I chose the specialty of surgery because of Matron, that steady presence during my boyhood and adolescence. What is the hardest thing you can possibly do? she said when I went to her for advice on the darkest day of the first half of my life. I squirmed. How easily Matron probed the gap between ambition and expediency. Why must I do what is hardest?
Because, Marion, you are an instrument of God. Dont leave the instrument sitting in its case, my son. Play! Leave no part of your instrument unexplored. Why settle for Three Blind Mice when you can play the Gloria?
How unfair of Matron to evoke that soaring chorale which always made me feel that I stood with every mortal creature looking up to the heavens in dumb wonder. She understood my unformed character.
But, Matron, I cant dream of playing Bach, the Gloria . . . , I said under my breath. Id never played a string or wind instrument. I couldnt read music.
No, Marion, she said, her gaze soft, reaching for me, her gnarled hands rough on my cheeks. No, not Bachs Gloria. Yours! Your Gloria lives within you. The greatest sin is not finding it, ignoring what God made possible in you.
I was temperamentally better suited to a cognitive discipline, to an introspective fieldinternal medicine, or perhaps psychiatry. The sight of the operating theater made me sweat. The idea of holding a scalpel caused coils to form in my belly. (It still does.) Surgery was the most difficult thing I could imagine.
And so I became a surgeon.
Thirty years later, I am not known for speed, or daring, or technical genius. Call me steady, call me plodding; say I adopt the style and technique that suits the patient and the particular situation and Ill consider that high praise. I take heart from my fellow physicians who come to me when they themselves must suffer the knife. They know that Marion Stone will be as involved after the surgery as before and during. They know I have no use for surgical aphorisms such as When in doubt, cut it out or Why wait when you can operate other than for how reliably they reveal the shallowest intellects in our field. My father, for whose skills as a surgeon I have the deepest respect, says, The operation with the best outcome is the one you decide not to do. Knowing when not to operate, knowing when I am in over my head, knowing when to call for the assistance of a surgeon of my fathers caliberthat kind of talent, that kind of brilliance, goes unheralded.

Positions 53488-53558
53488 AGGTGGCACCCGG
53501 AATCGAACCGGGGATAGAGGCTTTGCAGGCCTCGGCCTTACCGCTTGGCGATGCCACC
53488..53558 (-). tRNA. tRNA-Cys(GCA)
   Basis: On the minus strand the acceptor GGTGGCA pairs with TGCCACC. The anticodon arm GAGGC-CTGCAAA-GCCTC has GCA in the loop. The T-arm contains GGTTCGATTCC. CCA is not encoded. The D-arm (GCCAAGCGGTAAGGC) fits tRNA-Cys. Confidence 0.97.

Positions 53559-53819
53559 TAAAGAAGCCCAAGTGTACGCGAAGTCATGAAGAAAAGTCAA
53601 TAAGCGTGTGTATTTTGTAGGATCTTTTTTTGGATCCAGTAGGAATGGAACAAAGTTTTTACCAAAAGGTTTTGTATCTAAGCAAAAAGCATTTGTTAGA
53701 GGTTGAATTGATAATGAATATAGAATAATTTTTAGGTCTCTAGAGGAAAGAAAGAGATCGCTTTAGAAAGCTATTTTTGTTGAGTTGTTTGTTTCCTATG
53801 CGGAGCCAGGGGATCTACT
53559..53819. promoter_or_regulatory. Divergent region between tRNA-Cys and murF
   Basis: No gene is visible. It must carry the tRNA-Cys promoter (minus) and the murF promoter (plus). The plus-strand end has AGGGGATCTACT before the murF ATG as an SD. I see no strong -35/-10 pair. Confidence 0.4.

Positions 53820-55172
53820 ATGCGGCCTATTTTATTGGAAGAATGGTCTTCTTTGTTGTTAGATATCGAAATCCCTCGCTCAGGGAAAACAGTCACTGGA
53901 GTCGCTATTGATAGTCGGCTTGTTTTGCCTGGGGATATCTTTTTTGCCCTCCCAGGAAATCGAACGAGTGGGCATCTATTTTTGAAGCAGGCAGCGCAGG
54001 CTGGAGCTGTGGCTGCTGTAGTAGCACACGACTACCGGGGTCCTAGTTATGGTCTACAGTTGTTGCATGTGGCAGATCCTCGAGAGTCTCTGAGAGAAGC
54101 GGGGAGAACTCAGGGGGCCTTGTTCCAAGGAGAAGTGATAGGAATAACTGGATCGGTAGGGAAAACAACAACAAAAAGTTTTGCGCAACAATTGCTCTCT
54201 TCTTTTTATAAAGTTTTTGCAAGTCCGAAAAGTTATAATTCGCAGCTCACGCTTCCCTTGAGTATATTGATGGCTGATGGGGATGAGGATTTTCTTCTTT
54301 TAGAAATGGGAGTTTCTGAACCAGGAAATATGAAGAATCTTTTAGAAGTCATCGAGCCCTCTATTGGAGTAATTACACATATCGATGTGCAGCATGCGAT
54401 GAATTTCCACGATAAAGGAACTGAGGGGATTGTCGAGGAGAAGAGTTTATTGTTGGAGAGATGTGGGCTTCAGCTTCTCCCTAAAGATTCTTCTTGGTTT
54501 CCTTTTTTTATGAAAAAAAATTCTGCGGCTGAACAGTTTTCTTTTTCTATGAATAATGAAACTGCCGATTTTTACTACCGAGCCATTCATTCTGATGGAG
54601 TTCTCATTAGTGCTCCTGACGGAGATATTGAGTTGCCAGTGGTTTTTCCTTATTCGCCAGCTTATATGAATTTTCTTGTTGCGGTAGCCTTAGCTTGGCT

On one occasion with a patient in grave peril, I begged my father to operate. He stood silent at the bedside, his fingers lingering on the patients pulse long after he had registered the heart rate, as if he needed the touch of skin, the thready signal in the radial artery to catalyze his decision. In his taut expression I saw complete concentration. I imagined I could see the cogs turning in his head; I imagined I saw the shimmer of tears in his eyes. With utmost care he weighed one option against another. At last, he shook his head, and turned away.
I followed. Dr. Stone, I said, using his title though I longed to cry out, Father! An operation is his only chance, I said. In my heart I knew the chance was infinitesimally small, and the first whiff of anesthesia might end it all. My father put his hand on my shoulder. He spoke to me gently, as if to a junior colleague rather than his son. Marion, remember the Eleventh Commandment, he said. Thou shall not operate on the day of a patients death.
I remember his words on full-moon nights in Addis Ababa when knives are flashing and rocks and bullets are flying, and when I feel as if I am standing in an abattoir and not in Operating Theater 3, my skin flecked with the grist and blood of strangers. I remember. But you dont always know the answers before you operate. One operates in the now. Later, the retrospectoscope, that handy tool of the wags and pundits, the conveners of the farce we call M&Mmorbidity and mortality conferencewill pronounce your decision right or wrong. Life, too, is like that. You live it forward, but understand it backward. It is only when you stop and look to the rear that you see the corpse caught under your wheel.
Excerpted from Cutting for Stone by Abraham Verghese Copyright © 2009 by Abraham Verghese. Excerpted by permission of Knopf, a division of Random House, Inc. All rights reserved. No part of this excerpt may be reproduced or reprinted without permission in writing from the publisher.
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